live birth rate
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Author(s):  
Ulrike Friebe-Hoffmann ◽  
Larissa Dobravsky ◽  
Thomas W. P. Friedl ◽  
Wolfgang Janni ◽  
Alexander J. Knippel ◽  
...  

Abstract Purpose A short fetal femur in prenatal diagnosis might be an indicator for intrauterine growth retardation (IUGR), a genetically determined small child (SGA) with or without associated fetal malformations and/or an adverse fetal outcome. Methods 1373 singleton pregnancies with a femoral length < 5th percentile detected between 1999 and 2015 during second-trimester screening in a tertiary prenatal diagnostic center were subjected to a descriptive retrospective analysis with regard to fetal characteristics as well as pregnancy outcome. Results 685 (49.9%) fetuses presented an isolated short femur, while 688 (50.1%) showed additional abnormalities. 293 (42.6%) of those were SGA babies without any malformation, while 395 (57.4%) had one or more severe anomaly of the following organ systems: 157 (11.5%) cardiovascular, 101 (7.4%) musculoskeletal, 82 (6.0%) urogenital, 72 (5.2%) cerebrocephalic, 50 (3.6%) gastrointestinal, and 5 (0.4%) thoracic. 75 (5.5%) of the fetuses showed chromosomal aberrations of which Trisomy 13, 18 and 21 were found in 2, 13 and 27 of the cases, respectively. Fetuses with associated malformations had a significantly lower live birth rate than those without (64.2% vs. 98.1%, p < 0.001); in addition, a higher rate of preterm births 36.6% vs. 11.3%, p < 0.001) and SGA babies (51.4% vs. 30.4%, p < 0.001) were observed in the first collective. Conclusion Diagnosis of a short fetal femur should lead to an extended organ screening; in the case of associated abnormalities, additional genetic testing has to be offered, as well as intensified pregnancy monitoring in pregnancies at risk for IUGR and/or preterm birth.


2022 ◽  
Author(s):  
Jennifer K. Y. Ko ◽  
Jinghua Shi ◽  
Raymond H. W. Li ◽  
William S. B. Yeung ◽  
Ernest H. Y. Ng

Objective: Vitamin D receptors are present in the female reproductive tract. Studies on the association between serum vitamin D level and pregnancy rate of in vitro fertilization (IVF) showed inconsistent results and focused on a single fresh or frozen embryo transfer cycle. The objective of our study was to evaluate if serum vitamin D level before ovarian stimulation was associated with the cumulative live birth rate (CLBR) of the first IVF cycle. Design: Retrospective cohort study. Methods: Women who underwent the first IVF cycle from 2012 to 2016 at a university-affiliated reproductive medicine center were included. Archived serum samples taken before ovarian stimulation were analyzed for 25(OH)D levels using liquid chromatography-mass spectrometry. Results: 1,113 had pregnancy outcome from the completed IVF cycle. The median age (25th-75th percentile) of the women was 36 (34-38) years and serum 25(OH)D level was 53.4 (41.9-66.6)nmol/L. The prevalence of vitamin D deficiency (less than 50nmol/L) was 42.2%. The CLBR in the vitamin D deficient group was significantly lower compared to the non-deficient group (43.9%,208/474 vs 50.9%,325/639, p=0.021, unadjusted), and after controlling for women’s age, body mass index, antral follicle count, type and duration of infertility. There were no differences in the clinical/ongoing pregnancy rate, live birth rate and miscarriage rate in the fresh cycle between the vitamin D deficient and non-deficient groups. Conclusions: Vitamin D deficiency was prevalent in infertile women in subtropical Hong Kong. The CLBR of the first IVF cycle in the vitamin D deficient group was significantly lower compared to the non-deficient group.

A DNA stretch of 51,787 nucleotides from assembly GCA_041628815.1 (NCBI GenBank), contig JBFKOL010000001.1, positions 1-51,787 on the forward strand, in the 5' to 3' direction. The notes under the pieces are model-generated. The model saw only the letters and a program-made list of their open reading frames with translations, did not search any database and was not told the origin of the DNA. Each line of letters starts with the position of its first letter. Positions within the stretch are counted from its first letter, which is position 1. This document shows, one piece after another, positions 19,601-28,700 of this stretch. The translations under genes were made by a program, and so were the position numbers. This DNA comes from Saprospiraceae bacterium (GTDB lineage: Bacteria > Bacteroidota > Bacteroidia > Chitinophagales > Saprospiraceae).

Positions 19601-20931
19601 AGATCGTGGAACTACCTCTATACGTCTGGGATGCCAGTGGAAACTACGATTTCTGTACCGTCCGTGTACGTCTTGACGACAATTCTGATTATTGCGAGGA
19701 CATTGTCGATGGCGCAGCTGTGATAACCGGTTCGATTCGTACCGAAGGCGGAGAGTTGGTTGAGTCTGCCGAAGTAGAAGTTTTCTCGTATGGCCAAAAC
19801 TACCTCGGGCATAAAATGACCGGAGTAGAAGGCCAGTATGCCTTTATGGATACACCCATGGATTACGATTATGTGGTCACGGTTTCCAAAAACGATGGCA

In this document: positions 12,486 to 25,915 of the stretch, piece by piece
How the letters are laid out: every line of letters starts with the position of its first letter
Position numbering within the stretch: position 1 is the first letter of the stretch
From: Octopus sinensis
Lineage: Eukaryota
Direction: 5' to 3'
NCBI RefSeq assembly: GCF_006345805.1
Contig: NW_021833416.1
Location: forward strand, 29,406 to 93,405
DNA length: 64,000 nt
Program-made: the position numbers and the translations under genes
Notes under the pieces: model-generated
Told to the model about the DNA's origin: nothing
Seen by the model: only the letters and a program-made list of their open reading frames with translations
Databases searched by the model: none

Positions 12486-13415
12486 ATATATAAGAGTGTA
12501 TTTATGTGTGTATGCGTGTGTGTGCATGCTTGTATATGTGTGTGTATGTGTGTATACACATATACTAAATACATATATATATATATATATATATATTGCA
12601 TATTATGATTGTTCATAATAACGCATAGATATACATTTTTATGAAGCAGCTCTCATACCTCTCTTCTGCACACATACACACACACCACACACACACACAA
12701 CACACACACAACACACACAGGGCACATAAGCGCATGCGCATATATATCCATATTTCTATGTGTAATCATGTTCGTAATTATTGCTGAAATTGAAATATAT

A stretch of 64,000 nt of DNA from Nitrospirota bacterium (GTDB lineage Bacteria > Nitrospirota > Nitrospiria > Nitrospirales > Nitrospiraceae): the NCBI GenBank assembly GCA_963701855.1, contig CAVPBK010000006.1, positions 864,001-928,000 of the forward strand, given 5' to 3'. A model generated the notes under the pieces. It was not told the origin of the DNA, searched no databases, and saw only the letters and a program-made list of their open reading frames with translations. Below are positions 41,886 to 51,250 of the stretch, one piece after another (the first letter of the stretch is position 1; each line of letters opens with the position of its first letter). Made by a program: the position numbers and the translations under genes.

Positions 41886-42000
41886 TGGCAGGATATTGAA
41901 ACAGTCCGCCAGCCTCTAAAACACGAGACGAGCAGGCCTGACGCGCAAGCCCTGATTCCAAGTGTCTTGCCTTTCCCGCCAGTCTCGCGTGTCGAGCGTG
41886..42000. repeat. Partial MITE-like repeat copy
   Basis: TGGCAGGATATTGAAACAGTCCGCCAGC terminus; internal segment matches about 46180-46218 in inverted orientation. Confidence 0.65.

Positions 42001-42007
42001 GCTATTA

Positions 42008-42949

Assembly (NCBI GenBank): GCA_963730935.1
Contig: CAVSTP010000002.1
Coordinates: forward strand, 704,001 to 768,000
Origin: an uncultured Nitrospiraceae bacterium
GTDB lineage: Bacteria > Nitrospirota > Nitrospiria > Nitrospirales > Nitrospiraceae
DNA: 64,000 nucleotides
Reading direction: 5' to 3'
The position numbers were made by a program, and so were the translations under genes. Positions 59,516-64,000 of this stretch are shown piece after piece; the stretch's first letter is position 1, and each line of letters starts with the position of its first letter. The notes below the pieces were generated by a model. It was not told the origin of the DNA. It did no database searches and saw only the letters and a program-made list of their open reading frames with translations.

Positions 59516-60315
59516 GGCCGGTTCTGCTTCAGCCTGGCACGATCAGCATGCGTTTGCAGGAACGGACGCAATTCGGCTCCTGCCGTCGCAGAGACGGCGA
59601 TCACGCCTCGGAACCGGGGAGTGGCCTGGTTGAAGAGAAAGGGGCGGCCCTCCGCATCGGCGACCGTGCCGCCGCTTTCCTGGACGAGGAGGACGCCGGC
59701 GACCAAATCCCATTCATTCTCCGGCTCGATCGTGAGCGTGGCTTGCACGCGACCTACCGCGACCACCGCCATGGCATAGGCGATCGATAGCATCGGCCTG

2021 ◽  
Author(s):  
Zhanhui Ou ◽  
Yu Deng ◽  
Yunhao Liang ◽  
Zhiheng Chen ◽  
Ling Sun

Abstract Background: To evaluate the ability of next-generation sequencing (NGS) to conduct preimplantation genetic testing (PGT) for thalassemia using affected embryos. Methods: This study included data from 36 couples who underwent PGT for thalassemia without proband and relative pedigrees. NGS results were compared with prenatal diagnosis results.Results: Thirty-six couples (29 α-thalassemia and 7 β-thalassemia) underwent 41 PGT cycles (31 α-thalassemia and 10 β-thalassemia). All biopsied blastocysts received conclusive results from NGS analysis (100%, 217/217). One hundred and sixty (73.7%, 160/217) were determined to be unaffected by thalassemia. PGT-A (PGT for aneuploidy) results showed that 112 (70.0%, 112/160) were euploid. Thirty-four couples were transferred with a single blastocyst (53 frozen embryo transfer (FET) cycles). Thirty-two cycles resulted in clinical pregnancies, and the clinical pregnancy rate was 60.1% (32/53) per FET cycle. Twenty-two cycles (22 couples) resulted in 23 live births and the live birth rate was 43.4% (23/53, 3 cycles were ongoing pregnancy). All 25 cycles’ prenatal diagnosis results and/or thalassemia gene analysis after the delivery were concordant with the NGS-PGT results. Seven cycles were miscarried before 12 weeks’ gestation, and the abortion villus in four cycles showed a normal karyotype and thalassemia results consistent with the NGS-PGT results. Aborted fetus samples from 3 cycles were not available because the pregnancy was less than 5 weeks.Conclusion: NGS can be used to conduct PGT for thalassemia using affected embryos as a reference.Trial registration: Retrospectively registered.


2021 ◽  
Vol 12 ◽  
Author(s):  
Lei Jiang ◽  
Xin Xu ◽  
Ziyu Cao ◽  
Ni Yang ◽  
Shaoqing Wang ◽  
...